2. Consider remortgaging now

David Hollingworth, associate director of communications at mortgage broker London and Country, says: “Those who want to continue with their portfolio or grow it in future may want to take advantage of low rates now in a market they already know and understand what the options are.”  

Mr Montlake adds: “For those with equity in their portfolio it makes a lot of sense to look at remortgaging while rates are low and pulling out equity to help speed up any future purchases.”  

Mr Boulger echoes these sentiments: “ My advice to landlords is if you know you need to re-mortgage by the end of the year or early next year, get in sooner rather than later and you avoid both those risks [higher prices and slow lender responses]. Remember, mortgage offers last three months.”  

He adds that landlords may also want to consider a product transfer instead of remortgaging. Mr Boulger explains that this is where you get a different product with the same lender, but the terms stay the same and you’re not borrowing any more money.  A remortgage on the other hand is where you’re getting a loan on the same property with a different lender.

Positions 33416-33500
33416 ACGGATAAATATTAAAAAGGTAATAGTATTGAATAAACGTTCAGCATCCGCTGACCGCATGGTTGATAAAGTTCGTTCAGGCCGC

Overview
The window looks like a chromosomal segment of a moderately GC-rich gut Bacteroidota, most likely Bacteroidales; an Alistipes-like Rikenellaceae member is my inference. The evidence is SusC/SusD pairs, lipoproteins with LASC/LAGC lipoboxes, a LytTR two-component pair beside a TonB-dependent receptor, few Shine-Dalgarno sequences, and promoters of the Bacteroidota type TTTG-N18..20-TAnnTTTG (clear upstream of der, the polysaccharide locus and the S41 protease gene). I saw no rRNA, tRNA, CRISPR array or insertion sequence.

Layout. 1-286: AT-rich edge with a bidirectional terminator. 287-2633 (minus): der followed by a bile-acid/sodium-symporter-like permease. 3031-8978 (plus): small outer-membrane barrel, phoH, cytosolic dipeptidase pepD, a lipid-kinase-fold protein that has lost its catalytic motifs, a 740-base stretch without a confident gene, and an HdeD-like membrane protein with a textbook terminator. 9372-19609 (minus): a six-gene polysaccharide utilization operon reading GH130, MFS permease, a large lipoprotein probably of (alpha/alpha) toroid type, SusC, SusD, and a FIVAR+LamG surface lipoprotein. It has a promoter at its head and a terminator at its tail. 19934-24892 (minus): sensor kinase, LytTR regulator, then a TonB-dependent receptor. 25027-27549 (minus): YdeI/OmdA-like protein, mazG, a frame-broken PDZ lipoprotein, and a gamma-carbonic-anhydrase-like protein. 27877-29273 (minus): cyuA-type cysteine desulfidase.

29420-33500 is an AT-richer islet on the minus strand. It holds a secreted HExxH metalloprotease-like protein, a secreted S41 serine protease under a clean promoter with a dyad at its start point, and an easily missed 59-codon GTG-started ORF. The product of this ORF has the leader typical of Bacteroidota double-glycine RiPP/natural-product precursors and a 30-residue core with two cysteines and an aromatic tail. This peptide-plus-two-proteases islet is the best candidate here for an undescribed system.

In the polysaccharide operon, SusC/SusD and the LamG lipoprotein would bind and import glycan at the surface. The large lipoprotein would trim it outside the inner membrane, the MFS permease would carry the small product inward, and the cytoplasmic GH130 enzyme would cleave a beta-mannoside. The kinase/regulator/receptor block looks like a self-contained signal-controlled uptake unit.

3. Sell-up

The PRA’s rules are the latest in a string of changes to hit buy to let landlords over the last few years, and they may be the final straw for some landlords. Mr Hollingworth says: “Changes to tax relief in conjunction with this new lending criteria should prompt landlords to consider whether they’ve got the right level of property risk or whether they should offload their properties.” 

In reply to by anonymous_stub (not verified)

You have much in common with Warren Buffett and I believe he has done quite well.

In reply to by anonymous_stub (not verified)

don't have a problem, i don't borrow, i pay for my properties in full, it pays dividends, but then i'm not one of these landlords driving around in a range rover.